Friday, December 19, 2014

GuideStar gives NARF gold rating for non-profit accountability

GuideStar logo
Thinking about giving to NARF this holiday season?  GuideStar has given NARF its gold rating for non-profit accountability.  
GuideStar is an independent agency that collects, organizes, and presents data on non-profits to enable the public to make well-informed decisions about their charitable giving.

Interested in learning more?  See NARF’s GuideStar rating

Thursday, December 18, 2014

Department of the Interior publishes final regulation on trust land acquisitions for Alaska Natives

Today the Department of the Interior published a final regulation removing the prohibition against the Secretary of the Interior acquiring lands in trust status on behalf of Alaska Native Tribes and Alaska Native individuals. 

The new rule reopens a door which had been closed two decades ago when a department lawyer incorrectly concluded that a 1971 law had repealed the Secretary’s authority to protect Alaska Native tribal and individual lands.  Today’s action comes in direct response to litigation brought by the Native American Rights Fund to overturn that illegal limitation on the ability of the Secretary to protect Alaska Native lands.

NARF challenged the prohibition in a 2006 lawsuit,
Akiachak Native Community, et al. v. Salazar, brought against the Secretary on behalf of four Tribes and one Native individual—the Akiachak Native Community, Chalkyitsik Village, the Chilkoot Indian Association, the Tuluksak Native Community, and Alice Kavairlook.  Working with the Alaska Legal Services Corporation, NARF challenged a regulation found at 25 C.F.R. § 151.1 which generally barred the Secretary from acquiring lands in trust status (other than for the Metlakatla Indian Community).  NARF argued that this differential treatment of Alaska Native Tribes violated a statutory rule set forth in the Indian Reorganization Act (25 U.S.C. § 476(g)) nullifying federal regulations that discriminate among Native American Tribes.  The State of Alaska intervened in the longstanding case to argue that this differential treatment was required by the Alaska Native Claims Settlement Act, but the District Court for the District of Columbia rejected that position and agreed with NARF and the Tribes on all counts.  It is that court decision which laid the groundwork for today’s final rule.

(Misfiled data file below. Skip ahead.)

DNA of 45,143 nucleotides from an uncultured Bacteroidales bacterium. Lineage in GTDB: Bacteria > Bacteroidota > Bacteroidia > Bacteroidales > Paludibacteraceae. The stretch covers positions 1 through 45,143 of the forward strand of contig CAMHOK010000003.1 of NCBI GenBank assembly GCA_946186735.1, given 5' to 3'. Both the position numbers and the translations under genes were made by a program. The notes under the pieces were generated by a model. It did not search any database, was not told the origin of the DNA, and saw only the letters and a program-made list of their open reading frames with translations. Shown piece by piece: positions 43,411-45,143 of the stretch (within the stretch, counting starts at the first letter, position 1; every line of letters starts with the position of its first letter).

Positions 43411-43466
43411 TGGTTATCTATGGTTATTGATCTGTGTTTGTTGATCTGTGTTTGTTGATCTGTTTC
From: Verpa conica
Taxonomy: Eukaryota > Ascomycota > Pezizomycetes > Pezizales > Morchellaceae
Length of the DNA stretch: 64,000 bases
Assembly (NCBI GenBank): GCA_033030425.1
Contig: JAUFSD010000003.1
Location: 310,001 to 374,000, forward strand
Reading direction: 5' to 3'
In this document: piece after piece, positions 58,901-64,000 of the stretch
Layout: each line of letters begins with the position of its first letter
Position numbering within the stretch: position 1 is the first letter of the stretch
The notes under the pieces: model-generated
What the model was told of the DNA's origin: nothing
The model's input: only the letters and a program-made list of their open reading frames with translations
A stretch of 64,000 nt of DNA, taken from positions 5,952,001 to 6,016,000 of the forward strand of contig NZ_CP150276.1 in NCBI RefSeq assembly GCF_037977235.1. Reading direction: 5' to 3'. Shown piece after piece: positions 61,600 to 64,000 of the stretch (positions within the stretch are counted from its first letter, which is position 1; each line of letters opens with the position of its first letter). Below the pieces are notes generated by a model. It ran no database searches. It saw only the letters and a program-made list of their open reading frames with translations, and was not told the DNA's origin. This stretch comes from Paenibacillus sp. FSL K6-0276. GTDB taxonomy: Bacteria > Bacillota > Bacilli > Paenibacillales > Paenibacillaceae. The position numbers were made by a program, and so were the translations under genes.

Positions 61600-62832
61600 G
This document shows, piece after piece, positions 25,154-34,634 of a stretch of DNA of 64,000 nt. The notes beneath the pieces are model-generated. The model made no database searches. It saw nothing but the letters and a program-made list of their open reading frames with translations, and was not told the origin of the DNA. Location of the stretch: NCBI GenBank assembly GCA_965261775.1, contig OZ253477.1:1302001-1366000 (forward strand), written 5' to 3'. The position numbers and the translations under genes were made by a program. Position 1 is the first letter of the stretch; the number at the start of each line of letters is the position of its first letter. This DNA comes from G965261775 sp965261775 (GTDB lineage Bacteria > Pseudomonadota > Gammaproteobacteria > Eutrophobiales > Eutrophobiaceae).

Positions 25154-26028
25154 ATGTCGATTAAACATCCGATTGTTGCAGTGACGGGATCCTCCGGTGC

Although the new Interior Department rules remove a key barrier to the Secretary’s acquisition of trust lands in Alaska, one additional barrier still remains.  The federal court in Washington, D.C. has directed that during the pendency of the State of Alaska’s appeal, the Secretary may now process trust land applications from Alaska but she may not actually acquire title to such lands until the litigation is concluded.  Briefs in the case are scheduled to be filed early next year.  

Lead attorney Heather Kendall Miller called today’s announcement “an extraordinary step forward in the longstanding battle of Alaska Tribes to secure greater tribal self-determination, to protect their lands and way of life in perpetuity, and to enjoy the same basic privileges and immunities enjoyed by all other Native American Tribes.”  Ms. Kendall Miller added that “only by enjoying all of the governing tools available to other Native American Tribes will Alaska Tribes finally have the means to preserve their way of life and to protect the health, safety, and welfare of their communities.” 

Monday, December 15, 2014

NARF listed in Best Law Firms in Colorado

NARF logo
The Native American Rights Fund has received a first tier ranking in Best Law Firms in Colorado, as published in the November 2014 edition of U.S. News & World Report.  To be eligible for a ranking, a law firm must have at least one lawyer listed in The Best Lawyers in America list.  Earlier this year NARF Executive Director John E. Echohawk and Staff Attorney Melody McCoy were recognized in the 21st Edition of Best Lawyers in America in the practice area of Native American Law.  The Best Lawyers publications annually highlight attorneys who are highly respected in their fields.  Selection is made though surveys in which attorneys confidentially evaluate their peers, and attorneys are not permitted to pay any fee to participate in or be included on the annual lists. 

Wednesday, December 10, 2014

Native American Rights Fund files amicus curiae brief on behalf of National Congress of American Indians in support of John Thorpe’s En Banc Petition

screenshot of first page of brief

As described in a previous post on the NARF blog, the Thorpe family and the Sac and Fox Nation filed suit to repatriate Jim Thorpe’s remains so that he could be buried in Oklahoma on tribal land, as was his wish.  The Thorpe family and Tribe obtained a ruling in federal district court that NAGPRA applies to the Borough of Jim Thorpe in Pennsylvania, where Thorpe’s remains are in a mausoleum. 

On October 23, 2014, a panel of the Third Circuit Court of Appeals ruled, that NAGPRA as written applies to the Borough, but that applying in this case would produce an absurd result demonstrably at odds with the intentions of Congress.  The panel was not exactly clear what it saw as “absurd” but also ruled that NAGPRA was only meant to apply to original burial locations or final resting places. 

This week, the Thorpes and Sac and Fox Nation filed a petition for rehearing or rehearing en banc.  Former Senator Ben Nighthorse Campbell and NCAI also filed a brief in support of a petition for rehearing or rehearing en banc.  The parties argued that the Third Circuit panel opinion wrongly interpreted NAGPRA and Congress’ intent, left out major procedural provisions of the statute, and created a judicial exception to its application.   

Read the briefs at the Turtle Talk blog.  Or,  read “Bringing Jim Thorpe Home,” an article on this issue co-written by NARF Executive Director John E. Echohawk and Suzan Shown Harjo.